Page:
The New Brunswick provincial government has partnered with the federal government to increase the low-income housing benefit to assist an additional 6,700 households over the next seven years.
The announcement was made by Fredericton Liberal MP Jenica Atwin and New Brunswick Social Development Minister Bruce Fitch.
“This will ensure that many hard-working New Brunswickers can have a higher quality of life and will allow more families to keep more money in their pockets,” said Fitch in a news release.
The announcement expands the limits on the household’s income from $12,000 to $50,000. The original income threshold was $14,000 to $38,000.
Both Atwin and Fitch said this also addresses the social housing waitlist, because it opens doors to allow for rentals. There are about 6,000 families on the waitlist for social housing in New Brunswick, according to Fitch.
He said the funding and changed criteria doesn’t necessarily mean it will make a dent in that list.
There are additional criteria for qualification including the individual must live and work in New Brunswick:
- the individual must be a parent with the primary custody of a child or children under 19 or of one or more dependents with a disability, 19 or older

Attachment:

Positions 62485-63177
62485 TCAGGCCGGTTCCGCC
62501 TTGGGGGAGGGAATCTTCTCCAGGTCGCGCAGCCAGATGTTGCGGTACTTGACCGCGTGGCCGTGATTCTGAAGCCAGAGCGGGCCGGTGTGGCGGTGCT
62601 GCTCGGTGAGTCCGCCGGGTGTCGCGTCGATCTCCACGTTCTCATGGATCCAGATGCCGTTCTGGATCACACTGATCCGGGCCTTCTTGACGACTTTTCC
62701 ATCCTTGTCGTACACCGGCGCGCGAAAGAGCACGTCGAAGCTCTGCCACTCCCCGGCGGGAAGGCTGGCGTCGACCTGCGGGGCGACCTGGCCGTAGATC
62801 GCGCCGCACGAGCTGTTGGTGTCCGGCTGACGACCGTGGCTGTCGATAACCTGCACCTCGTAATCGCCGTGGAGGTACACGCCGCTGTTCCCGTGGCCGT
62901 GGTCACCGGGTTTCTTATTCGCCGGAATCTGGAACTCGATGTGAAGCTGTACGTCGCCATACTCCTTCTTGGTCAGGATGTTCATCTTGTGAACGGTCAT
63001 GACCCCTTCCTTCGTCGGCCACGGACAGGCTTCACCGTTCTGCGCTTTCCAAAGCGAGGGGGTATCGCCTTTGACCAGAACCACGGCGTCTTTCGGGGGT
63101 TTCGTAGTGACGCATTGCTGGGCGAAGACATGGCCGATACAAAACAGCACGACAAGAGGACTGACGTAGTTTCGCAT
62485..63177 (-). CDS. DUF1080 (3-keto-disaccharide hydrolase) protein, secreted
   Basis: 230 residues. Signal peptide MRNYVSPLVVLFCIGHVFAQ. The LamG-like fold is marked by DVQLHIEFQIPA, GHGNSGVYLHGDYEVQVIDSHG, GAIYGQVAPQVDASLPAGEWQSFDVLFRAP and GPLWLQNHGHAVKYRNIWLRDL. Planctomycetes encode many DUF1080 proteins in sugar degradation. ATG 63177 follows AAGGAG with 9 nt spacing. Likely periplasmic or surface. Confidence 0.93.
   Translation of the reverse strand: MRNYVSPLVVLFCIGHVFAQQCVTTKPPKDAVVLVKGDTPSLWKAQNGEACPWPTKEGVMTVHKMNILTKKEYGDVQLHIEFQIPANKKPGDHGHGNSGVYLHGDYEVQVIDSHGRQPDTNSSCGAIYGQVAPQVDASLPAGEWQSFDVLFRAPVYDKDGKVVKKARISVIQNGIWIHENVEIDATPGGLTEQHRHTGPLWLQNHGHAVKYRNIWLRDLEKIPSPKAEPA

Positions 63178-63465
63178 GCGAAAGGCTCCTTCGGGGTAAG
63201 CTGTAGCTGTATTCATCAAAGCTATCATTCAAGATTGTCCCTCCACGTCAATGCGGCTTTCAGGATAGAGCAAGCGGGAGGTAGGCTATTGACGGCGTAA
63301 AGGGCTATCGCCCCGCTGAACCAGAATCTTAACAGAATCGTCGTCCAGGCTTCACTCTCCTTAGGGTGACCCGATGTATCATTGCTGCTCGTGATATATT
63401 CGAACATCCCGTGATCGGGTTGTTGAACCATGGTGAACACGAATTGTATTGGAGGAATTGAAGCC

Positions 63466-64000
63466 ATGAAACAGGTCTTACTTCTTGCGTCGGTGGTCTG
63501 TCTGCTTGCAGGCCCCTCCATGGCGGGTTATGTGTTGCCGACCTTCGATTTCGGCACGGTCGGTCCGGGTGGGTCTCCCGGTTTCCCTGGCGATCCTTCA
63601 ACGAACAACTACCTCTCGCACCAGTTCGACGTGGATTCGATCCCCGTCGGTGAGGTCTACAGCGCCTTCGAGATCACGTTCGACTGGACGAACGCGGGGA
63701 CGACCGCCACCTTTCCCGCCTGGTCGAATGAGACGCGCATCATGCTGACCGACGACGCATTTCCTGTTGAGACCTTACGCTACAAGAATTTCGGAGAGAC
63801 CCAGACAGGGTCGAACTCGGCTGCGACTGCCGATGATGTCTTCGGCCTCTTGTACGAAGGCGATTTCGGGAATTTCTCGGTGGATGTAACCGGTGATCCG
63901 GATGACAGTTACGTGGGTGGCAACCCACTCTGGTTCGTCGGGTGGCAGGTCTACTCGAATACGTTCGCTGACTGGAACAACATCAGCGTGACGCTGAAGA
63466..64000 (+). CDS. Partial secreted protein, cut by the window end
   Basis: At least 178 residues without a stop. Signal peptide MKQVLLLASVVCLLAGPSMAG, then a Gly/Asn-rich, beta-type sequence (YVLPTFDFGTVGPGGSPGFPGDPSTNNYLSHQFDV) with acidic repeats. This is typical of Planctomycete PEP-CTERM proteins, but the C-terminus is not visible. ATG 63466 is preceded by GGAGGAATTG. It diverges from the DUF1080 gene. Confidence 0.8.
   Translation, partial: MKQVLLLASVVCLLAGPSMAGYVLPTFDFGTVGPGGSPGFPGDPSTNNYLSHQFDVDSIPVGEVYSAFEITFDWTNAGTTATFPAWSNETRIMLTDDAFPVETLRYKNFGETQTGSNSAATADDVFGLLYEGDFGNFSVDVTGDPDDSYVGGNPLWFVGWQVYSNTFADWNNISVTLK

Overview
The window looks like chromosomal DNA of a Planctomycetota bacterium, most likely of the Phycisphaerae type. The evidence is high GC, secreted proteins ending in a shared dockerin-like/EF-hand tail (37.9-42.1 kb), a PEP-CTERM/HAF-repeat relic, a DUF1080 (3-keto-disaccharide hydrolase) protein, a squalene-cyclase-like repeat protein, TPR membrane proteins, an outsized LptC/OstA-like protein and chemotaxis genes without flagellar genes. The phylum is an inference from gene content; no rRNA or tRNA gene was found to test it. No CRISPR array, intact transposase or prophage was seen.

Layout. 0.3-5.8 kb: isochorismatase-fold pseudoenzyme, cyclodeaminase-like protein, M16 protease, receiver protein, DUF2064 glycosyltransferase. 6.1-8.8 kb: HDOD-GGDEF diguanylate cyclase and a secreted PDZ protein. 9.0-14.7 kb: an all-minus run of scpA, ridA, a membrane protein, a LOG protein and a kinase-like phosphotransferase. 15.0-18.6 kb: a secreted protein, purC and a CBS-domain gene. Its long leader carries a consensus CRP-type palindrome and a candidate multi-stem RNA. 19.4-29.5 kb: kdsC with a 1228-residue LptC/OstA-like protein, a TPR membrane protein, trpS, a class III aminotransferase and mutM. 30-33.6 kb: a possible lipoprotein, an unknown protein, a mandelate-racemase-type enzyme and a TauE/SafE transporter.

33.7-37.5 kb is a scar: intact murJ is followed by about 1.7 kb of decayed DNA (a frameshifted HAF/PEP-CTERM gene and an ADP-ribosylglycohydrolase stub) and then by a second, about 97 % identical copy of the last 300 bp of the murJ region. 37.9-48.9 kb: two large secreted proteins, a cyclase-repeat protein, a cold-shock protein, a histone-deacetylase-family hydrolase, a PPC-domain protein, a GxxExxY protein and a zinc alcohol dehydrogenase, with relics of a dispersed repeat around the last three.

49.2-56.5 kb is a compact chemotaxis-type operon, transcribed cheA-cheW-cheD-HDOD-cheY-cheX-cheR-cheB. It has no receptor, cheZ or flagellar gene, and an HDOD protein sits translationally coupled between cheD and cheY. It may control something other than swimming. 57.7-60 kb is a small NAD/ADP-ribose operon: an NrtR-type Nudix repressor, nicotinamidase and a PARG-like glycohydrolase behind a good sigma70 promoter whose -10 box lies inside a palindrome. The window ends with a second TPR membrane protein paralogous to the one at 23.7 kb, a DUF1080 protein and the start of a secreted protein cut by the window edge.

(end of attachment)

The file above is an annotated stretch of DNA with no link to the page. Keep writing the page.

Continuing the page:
- they must rent where they live
- they do not receive a housing subsidy from the Department of Social Development
- the income threshold is subject to before tax employment income for all adults over 19 living in the home
- the income is reported to the Canada Revenue Agency
- they are the only person in the household applying for and receiving this benefit.
Each household’s amount depends on whether the individual lives in a rural or urban setting and the number of bedrooms, according to the information sheet on Social Development’s website.
The announcement comes amid a widespread housing crisis in many parts of the country including in New Brunswick.
The province conducted a 90-day review of the rental landscape in the province. It showed rents had increased in the province in the last 10 years by between 19 and 33 per cent.
At least 31 per cent of the respondents said the rental unit was priced out of their budget. It also reported a lack of affordable houses in the province and that tenants felt unprotected.
Fitch, though, reiterated on Wednesday that the government would not be legislating any rent caps for landlords in the province despite calls to do so amid skyrocketing rents.
The funding is valued at more than $98.3 million, equally shared between the provincial and federal governments.
“We are rebounding in a real positive way,” Atwin said.
“This is just another step to ensure we’re resilient as we emerge from the post-COVID era.”